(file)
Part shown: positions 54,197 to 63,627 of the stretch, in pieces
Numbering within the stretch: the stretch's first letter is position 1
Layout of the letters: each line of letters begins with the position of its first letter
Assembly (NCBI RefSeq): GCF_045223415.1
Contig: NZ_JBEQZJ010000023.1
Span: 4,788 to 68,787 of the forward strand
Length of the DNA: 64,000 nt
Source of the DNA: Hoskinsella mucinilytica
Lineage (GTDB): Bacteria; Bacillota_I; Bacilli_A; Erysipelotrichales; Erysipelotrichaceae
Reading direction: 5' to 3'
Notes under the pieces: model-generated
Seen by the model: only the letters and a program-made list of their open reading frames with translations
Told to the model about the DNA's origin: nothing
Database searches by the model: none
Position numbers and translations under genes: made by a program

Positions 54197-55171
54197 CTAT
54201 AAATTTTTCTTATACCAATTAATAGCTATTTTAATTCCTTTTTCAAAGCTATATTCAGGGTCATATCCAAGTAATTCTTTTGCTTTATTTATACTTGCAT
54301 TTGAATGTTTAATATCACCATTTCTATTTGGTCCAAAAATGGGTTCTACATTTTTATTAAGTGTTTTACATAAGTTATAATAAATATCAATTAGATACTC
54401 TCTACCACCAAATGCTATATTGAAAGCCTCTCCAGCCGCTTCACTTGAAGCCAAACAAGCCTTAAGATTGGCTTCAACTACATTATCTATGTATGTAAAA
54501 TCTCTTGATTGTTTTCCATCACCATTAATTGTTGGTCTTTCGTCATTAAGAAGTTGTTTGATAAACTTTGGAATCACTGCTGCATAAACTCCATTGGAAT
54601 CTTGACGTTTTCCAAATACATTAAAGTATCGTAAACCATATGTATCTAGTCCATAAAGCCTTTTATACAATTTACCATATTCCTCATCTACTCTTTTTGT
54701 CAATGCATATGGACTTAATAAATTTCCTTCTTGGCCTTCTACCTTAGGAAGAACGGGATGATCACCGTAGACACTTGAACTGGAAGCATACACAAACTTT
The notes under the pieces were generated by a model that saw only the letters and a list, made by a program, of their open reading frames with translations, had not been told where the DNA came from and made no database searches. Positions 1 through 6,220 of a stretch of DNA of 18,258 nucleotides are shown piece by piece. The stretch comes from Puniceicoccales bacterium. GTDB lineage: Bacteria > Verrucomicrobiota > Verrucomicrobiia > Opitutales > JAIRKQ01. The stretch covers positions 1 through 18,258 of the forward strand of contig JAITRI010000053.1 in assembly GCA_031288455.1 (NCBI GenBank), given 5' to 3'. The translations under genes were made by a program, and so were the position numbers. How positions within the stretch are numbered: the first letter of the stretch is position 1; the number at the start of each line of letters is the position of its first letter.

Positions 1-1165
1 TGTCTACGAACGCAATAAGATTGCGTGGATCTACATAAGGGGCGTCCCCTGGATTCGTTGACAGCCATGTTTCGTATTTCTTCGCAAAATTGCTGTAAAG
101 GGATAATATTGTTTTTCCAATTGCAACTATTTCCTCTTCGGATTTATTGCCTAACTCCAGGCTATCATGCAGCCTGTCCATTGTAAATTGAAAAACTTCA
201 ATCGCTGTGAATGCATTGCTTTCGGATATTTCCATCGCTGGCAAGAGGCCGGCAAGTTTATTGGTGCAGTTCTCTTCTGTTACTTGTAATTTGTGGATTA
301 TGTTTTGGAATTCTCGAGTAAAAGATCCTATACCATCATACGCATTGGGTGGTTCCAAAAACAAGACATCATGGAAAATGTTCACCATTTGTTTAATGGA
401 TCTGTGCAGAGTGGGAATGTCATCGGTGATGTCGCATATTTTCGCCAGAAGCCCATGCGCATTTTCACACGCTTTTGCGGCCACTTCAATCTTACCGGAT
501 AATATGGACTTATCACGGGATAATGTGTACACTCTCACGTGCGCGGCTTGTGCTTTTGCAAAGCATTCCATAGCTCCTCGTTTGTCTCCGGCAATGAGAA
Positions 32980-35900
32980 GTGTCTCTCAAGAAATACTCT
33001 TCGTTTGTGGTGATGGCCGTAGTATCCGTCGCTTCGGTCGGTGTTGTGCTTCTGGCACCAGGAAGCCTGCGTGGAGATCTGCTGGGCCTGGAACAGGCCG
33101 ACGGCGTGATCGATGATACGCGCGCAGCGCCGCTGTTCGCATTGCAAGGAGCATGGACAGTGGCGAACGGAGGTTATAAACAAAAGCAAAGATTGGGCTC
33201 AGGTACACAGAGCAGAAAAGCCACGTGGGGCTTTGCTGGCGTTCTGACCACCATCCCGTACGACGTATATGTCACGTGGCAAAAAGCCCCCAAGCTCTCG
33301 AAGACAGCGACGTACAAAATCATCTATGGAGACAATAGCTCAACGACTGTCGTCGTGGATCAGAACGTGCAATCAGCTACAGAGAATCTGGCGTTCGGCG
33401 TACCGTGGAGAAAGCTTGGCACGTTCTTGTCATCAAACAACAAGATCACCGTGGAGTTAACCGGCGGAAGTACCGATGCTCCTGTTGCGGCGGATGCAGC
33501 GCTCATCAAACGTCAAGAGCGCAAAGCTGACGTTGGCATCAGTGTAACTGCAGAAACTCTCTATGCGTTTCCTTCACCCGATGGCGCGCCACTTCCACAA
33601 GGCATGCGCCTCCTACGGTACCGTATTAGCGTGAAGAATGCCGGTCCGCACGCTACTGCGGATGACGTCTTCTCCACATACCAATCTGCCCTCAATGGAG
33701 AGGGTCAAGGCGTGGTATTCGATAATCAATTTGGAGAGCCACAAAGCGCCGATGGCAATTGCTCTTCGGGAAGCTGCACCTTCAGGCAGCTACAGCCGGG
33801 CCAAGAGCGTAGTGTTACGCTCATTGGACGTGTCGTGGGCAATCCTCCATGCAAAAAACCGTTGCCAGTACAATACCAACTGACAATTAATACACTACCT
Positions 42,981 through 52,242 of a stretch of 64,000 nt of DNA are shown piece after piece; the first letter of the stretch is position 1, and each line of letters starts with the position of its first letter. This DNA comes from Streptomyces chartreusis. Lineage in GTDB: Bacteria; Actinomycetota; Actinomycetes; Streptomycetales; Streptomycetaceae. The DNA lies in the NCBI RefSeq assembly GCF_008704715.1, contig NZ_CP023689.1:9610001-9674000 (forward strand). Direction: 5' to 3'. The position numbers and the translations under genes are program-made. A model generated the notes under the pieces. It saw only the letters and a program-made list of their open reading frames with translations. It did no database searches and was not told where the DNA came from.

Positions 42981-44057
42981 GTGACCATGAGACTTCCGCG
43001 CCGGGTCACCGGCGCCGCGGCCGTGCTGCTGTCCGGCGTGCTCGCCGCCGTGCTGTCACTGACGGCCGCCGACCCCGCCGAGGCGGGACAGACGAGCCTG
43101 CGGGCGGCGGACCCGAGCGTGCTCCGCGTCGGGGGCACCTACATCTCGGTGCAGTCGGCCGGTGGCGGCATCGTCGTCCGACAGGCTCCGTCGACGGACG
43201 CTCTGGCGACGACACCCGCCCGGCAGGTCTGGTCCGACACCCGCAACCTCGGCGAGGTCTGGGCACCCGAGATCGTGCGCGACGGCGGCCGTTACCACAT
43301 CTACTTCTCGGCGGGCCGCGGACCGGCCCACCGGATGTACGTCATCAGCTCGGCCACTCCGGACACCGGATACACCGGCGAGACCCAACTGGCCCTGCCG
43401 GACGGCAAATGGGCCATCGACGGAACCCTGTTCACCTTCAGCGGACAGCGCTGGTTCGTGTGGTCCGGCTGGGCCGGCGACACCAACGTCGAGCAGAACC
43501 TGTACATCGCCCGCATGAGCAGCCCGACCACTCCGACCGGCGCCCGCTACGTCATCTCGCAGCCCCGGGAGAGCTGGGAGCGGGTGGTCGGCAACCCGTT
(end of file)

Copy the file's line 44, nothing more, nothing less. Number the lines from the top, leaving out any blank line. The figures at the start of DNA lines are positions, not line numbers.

Positions 42981-44057